For the black fumes which rise in your mind, I can prescribe nothing but that you disperse them by honest business or innocent pleasure, and by reading, sometimes easy and sometimes serious. Change of place is useful…

I know the feeling of being weary at home and weary abroad, and going back and forth and back and forth — or of being weary of busyness and weary of leisure (my school year and my summer) and going back and forth and back and forth — but what else is there to do but go back and forth and back and forth and be grateful that a change comes around every once in a while? When I think of my own state of mind, I realize that the thing I’m afraid of is not change so much as things staying always the same. It’s good to have a regular change of place or change of pace to look forward to. It’s keeping in mind that change will soon happen and therefore I ought to be content with what I have now that’s hard.

There is also this passage, a little further on:

Talking of constitutional melancholy, he observed, “A man so afflicted, Sir, must divert distressing thoughts, and not combat with them.” Boswell. “May not he think them down, Sir?” Johnson. “No, Sir. To attempt to think them down is madness. He should have a lamp constantly burning in his bed chamber during the night, and if wakefully disturbed, take a book, and read, and compose himself to rest. To have the management of the mind is a great art, and it maybe attained in a considerable degree by experience and habitual exercise.” Boswell. “Should not he provide amusements for himself? Would it not, for instance, be right for him to take a course of chymistry?” Johnson. “Let him take a course of chymistry, or a course of rope-dancing, or a course of any thing to which he is inclined at the time. Let him contrive to have as many retreats for his mind as he can, as many things to which it can fly from itself.”

Now for serious depression, I don’t think this advice would do a lot of good, but it strikes me as quite right for milder cases of melancholy — it seems to me impossible to “think down” sad thoughts, but diversion more often does the trick. Johnson and Boswell talk about diversions of mind — new things to read and study — and those are wonderful, but if I want to fly from my own mind, there’s little better than doing something with my body, a walk or a ride, maybe. The worst thing is to sit there and stew.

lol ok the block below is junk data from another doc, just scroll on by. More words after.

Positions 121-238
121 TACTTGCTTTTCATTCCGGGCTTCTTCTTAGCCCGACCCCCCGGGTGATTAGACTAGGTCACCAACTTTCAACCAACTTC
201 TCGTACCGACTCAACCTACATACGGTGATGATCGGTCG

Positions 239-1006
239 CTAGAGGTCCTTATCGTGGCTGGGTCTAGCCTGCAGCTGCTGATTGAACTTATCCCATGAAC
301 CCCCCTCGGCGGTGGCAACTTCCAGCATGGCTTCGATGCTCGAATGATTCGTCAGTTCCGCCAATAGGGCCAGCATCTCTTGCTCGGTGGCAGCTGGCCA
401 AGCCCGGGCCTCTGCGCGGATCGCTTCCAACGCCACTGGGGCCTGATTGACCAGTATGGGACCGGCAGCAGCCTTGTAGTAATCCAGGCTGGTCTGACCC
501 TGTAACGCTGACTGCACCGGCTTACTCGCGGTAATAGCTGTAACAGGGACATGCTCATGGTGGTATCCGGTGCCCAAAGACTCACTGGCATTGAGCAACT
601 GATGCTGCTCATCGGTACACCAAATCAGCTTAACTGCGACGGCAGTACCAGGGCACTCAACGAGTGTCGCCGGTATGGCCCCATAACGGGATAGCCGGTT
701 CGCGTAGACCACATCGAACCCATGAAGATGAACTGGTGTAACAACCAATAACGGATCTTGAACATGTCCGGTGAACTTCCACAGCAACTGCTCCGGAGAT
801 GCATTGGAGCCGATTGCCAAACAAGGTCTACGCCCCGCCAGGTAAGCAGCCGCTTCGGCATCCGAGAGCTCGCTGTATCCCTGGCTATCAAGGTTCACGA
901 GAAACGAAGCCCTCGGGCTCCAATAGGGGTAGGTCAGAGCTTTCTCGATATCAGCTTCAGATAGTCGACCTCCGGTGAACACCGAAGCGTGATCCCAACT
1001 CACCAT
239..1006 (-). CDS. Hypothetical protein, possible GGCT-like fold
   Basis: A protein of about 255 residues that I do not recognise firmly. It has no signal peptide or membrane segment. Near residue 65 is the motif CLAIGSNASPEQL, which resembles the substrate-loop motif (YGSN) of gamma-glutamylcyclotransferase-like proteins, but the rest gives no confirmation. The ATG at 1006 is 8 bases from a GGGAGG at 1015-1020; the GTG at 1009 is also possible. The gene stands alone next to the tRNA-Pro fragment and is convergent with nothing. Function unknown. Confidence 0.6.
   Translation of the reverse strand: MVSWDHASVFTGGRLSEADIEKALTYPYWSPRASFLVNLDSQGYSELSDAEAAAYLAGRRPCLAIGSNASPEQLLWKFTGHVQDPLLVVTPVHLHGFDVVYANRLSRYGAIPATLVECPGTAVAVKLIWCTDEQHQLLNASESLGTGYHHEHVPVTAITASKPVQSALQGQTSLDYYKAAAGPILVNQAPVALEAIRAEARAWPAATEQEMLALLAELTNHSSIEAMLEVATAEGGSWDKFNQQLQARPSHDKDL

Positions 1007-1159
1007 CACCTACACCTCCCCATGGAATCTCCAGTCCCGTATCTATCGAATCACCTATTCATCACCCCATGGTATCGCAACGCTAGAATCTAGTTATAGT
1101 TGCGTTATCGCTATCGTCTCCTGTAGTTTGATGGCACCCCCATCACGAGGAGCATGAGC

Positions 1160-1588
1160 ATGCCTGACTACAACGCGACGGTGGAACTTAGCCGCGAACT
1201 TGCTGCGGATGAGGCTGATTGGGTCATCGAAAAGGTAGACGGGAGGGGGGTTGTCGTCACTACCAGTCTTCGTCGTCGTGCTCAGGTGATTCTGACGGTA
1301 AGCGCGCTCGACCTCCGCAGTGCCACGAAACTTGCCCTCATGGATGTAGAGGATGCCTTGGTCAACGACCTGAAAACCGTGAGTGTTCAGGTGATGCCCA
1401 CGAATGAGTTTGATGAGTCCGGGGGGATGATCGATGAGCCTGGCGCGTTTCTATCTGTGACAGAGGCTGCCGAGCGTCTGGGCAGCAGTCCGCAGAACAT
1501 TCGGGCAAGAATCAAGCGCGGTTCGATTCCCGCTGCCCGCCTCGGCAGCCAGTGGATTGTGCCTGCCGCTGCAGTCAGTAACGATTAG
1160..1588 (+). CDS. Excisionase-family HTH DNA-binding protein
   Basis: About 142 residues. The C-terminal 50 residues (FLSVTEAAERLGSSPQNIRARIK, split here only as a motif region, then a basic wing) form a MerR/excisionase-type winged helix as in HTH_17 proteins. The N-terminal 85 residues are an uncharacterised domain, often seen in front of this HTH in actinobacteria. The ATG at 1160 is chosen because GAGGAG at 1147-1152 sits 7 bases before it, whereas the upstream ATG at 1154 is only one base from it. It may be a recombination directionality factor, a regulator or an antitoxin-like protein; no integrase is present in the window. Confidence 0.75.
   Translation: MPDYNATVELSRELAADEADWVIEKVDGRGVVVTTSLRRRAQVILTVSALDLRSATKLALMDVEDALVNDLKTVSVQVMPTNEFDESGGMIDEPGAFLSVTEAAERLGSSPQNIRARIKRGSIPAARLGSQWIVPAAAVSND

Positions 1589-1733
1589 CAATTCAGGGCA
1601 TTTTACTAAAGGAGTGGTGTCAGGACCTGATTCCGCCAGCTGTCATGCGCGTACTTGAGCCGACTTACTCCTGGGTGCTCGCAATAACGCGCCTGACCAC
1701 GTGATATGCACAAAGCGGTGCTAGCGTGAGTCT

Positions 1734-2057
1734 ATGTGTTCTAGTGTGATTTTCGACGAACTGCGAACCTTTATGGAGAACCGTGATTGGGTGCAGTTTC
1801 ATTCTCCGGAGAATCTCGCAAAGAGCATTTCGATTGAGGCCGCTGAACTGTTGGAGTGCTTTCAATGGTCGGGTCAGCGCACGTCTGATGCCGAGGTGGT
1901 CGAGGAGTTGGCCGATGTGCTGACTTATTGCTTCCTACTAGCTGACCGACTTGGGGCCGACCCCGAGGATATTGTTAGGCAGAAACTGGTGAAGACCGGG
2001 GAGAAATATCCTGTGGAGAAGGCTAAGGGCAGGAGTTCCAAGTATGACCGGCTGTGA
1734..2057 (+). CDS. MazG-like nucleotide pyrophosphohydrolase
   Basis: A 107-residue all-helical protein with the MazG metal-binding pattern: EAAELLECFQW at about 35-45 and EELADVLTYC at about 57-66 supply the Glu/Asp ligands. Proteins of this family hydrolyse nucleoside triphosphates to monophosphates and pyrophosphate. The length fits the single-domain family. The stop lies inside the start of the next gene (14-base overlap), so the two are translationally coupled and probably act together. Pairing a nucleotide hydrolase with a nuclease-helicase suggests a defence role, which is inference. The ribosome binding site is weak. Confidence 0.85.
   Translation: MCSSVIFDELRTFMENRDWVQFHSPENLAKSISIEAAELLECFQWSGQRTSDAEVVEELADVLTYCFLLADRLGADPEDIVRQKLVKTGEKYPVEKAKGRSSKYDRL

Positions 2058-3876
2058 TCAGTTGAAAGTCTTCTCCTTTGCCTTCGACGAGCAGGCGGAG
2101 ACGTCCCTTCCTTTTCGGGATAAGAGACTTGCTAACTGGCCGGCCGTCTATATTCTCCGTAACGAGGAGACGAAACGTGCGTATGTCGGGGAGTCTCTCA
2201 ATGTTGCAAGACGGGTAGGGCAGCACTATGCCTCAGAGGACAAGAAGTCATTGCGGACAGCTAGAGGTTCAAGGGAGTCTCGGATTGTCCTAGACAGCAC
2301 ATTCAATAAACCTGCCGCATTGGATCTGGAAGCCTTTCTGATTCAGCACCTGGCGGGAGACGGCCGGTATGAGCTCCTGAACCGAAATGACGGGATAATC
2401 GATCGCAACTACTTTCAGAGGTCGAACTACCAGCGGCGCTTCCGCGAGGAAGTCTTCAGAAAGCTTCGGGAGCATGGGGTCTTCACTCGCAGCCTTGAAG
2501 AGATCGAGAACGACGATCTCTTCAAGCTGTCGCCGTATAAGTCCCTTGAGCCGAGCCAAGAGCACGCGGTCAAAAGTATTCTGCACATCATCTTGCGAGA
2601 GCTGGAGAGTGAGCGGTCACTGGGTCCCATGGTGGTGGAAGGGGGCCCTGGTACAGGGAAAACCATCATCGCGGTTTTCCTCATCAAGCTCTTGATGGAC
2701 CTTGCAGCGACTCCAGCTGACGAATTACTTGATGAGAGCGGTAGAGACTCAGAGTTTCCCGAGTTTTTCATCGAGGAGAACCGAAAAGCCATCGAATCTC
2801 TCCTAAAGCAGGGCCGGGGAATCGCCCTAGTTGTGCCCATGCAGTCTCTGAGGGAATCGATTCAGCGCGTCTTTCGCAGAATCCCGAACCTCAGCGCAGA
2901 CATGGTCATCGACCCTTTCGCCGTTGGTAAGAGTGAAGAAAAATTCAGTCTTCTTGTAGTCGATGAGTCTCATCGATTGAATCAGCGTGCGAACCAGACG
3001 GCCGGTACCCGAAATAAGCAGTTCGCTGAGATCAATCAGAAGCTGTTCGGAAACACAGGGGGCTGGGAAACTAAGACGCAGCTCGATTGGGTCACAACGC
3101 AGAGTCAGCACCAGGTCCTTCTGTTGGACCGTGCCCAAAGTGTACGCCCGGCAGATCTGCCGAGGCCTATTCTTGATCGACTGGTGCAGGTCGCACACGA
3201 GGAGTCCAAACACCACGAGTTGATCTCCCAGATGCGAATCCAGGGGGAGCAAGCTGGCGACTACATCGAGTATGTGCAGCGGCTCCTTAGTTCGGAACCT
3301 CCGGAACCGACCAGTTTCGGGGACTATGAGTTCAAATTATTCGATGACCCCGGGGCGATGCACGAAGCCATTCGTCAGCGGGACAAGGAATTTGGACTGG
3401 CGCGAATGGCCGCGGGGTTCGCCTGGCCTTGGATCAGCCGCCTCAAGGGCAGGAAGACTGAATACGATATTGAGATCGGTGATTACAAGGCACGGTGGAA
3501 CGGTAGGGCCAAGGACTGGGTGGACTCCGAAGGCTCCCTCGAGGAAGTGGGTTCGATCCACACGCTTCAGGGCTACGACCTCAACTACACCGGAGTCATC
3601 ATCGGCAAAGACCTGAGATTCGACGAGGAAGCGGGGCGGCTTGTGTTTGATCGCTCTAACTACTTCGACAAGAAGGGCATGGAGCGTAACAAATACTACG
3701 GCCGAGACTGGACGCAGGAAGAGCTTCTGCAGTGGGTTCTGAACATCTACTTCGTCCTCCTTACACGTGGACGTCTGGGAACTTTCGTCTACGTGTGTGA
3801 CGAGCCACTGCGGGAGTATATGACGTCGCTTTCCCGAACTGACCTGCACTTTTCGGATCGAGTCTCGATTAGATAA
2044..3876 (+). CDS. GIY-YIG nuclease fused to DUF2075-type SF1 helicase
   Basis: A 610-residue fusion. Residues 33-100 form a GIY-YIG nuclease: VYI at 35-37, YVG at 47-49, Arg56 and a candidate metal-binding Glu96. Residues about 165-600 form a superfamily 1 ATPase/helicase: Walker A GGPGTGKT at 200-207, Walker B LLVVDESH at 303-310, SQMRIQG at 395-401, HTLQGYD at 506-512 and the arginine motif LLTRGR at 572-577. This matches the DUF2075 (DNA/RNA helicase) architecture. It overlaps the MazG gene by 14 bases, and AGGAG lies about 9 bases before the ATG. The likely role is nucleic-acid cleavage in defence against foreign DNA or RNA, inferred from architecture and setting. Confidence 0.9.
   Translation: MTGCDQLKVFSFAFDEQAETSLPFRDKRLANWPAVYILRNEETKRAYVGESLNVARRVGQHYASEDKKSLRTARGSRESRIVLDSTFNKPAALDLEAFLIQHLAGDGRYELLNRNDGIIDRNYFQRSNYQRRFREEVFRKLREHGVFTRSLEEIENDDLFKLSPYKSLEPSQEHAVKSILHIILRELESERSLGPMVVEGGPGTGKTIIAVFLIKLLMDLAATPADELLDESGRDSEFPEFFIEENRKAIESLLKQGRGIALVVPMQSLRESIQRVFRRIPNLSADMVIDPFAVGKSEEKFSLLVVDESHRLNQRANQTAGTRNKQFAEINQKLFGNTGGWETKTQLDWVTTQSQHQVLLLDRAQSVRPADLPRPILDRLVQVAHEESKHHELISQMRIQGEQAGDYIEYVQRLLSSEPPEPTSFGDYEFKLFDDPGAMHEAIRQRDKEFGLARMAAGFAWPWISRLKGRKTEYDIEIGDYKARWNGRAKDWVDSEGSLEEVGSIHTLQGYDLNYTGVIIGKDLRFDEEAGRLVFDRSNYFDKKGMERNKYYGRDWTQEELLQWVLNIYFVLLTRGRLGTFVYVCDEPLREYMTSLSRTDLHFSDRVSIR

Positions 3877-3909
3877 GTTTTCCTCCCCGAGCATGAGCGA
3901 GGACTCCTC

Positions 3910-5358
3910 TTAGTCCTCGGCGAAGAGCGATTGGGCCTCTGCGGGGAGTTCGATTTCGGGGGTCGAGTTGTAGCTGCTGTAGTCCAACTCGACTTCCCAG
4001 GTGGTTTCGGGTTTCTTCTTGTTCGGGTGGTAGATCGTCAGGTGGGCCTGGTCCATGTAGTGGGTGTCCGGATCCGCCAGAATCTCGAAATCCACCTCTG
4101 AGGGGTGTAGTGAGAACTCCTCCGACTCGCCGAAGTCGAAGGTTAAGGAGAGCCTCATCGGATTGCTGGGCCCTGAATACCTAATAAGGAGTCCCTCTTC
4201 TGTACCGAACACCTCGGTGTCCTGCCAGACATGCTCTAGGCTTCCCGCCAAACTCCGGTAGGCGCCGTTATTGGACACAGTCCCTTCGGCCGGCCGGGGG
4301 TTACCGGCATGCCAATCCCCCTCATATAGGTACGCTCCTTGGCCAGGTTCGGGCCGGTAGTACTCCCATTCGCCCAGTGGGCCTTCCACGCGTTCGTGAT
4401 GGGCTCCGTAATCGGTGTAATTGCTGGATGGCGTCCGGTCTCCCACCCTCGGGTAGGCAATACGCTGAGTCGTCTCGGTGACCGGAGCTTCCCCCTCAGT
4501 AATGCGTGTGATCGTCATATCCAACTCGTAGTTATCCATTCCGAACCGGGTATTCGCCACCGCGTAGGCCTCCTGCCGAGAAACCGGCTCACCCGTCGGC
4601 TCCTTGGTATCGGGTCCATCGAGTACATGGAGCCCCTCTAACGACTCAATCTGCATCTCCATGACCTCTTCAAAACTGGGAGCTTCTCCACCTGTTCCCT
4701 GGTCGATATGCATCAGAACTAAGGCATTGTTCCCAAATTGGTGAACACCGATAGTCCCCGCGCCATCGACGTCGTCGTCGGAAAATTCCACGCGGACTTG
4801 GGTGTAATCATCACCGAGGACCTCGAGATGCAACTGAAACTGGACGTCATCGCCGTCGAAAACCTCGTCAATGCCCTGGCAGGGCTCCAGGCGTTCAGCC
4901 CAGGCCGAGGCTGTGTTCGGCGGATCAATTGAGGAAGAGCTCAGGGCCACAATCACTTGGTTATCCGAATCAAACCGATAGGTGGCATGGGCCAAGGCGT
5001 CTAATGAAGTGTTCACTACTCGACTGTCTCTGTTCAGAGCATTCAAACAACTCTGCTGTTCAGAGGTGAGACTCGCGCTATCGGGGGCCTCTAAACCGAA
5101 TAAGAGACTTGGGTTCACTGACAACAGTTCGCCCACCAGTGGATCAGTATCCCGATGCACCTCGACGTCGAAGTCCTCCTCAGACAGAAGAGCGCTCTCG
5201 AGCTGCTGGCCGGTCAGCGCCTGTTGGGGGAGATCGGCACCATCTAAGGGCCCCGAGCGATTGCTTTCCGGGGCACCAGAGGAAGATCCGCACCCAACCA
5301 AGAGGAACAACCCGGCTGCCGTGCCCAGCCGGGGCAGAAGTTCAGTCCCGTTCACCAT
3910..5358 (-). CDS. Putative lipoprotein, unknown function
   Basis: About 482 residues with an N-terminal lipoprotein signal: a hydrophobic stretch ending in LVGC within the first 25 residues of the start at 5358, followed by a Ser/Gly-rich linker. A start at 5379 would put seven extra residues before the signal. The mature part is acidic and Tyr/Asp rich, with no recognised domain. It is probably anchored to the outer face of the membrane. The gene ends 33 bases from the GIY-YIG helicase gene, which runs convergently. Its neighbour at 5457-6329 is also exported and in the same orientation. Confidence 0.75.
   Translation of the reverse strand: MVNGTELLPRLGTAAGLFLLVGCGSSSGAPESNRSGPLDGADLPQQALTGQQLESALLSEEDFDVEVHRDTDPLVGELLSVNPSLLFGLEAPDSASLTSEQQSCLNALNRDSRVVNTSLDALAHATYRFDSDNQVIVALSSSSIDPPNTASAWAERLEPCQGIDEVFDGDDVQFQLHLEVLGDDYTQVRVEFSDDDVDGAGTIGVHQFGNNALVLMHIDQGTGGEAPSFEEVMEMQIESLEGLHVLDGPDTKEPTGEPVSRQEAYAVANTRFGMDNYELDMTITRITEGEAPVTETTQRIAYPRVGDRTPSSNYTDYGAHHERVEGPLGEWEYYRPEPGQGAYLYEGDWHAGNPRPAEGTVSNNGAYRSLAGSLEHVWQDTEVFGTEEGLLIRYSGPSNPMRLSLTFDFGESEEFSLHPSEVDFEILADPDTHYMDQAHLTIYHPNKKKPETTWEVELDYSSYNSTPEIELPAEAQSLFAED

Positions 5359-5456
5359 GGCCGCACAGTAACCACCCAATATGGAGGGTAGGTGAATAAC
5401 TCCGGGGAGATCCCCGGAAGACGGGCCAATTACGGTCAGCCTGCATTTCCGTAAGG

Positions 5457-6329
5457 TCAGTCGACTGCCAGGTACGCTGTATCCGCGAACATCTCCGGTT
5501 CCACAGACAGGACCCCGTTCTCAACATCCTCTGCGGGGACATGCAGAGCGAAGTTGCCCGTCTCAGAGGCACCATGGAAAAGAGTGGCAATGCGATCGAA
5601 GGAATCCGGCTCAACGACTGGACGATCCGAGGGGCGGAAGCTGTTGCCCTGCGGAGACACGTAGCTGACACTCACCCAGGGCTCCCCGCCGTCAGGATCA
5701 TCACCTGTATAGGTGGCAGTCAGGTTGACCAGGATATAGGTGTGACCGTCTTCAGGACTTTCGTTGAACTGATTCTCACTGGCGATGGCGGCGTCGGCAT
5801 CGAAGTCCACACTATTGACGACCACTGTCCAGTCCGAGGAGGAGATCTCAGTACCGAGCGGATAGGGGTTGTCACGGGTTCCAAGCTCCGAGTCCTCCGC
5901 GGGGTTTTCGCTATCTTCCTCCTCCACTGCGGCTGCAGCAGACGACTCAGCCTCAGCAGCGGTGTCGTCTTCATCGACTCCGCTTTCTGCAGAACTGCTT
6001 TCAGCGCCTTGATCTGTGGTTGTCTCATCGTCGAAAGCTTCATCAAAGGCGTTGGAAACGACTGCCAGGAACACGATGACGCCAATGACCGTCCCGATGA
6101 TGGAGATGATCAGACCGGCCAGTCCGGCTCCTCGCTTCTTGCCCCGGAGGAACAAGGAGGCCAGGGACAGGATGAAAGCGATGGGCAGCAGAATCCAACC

And here’s a small touch of Boswell’s humor:

On Wednesday, April 3, in the morning I found him very busy putting his books in order, and as they were generally very old ones, clouds of dust were flying around him. He had on a pair of large gloves such as hedgers use. His present appearance put me in mind of my uncle, Dr. Boswell’s description of him, “A robust genius, born to grapple with whole libraries.”


Filed under Books, Nonfiction

Don Quixote group reading?

7075756.gifThere have been rumors going around the book blog world about getting a Don Quixote reading group together sometime this summer.  I’d like to read the book during the summer months, say, from May to August.  So — who’d like to join me?  Shall we set up a group blog?  Blogger or WordPress?  What shall we call it?  I’m no good at thinking up clever names, so somebody else will have to help me.

Would you like to set up a reading schedule or simply set up the group blog and have people post on their reading experiences as they go along?

What translation will you read?  I, for one, am going to choose the new Edith Grossman translation.


Filed under Books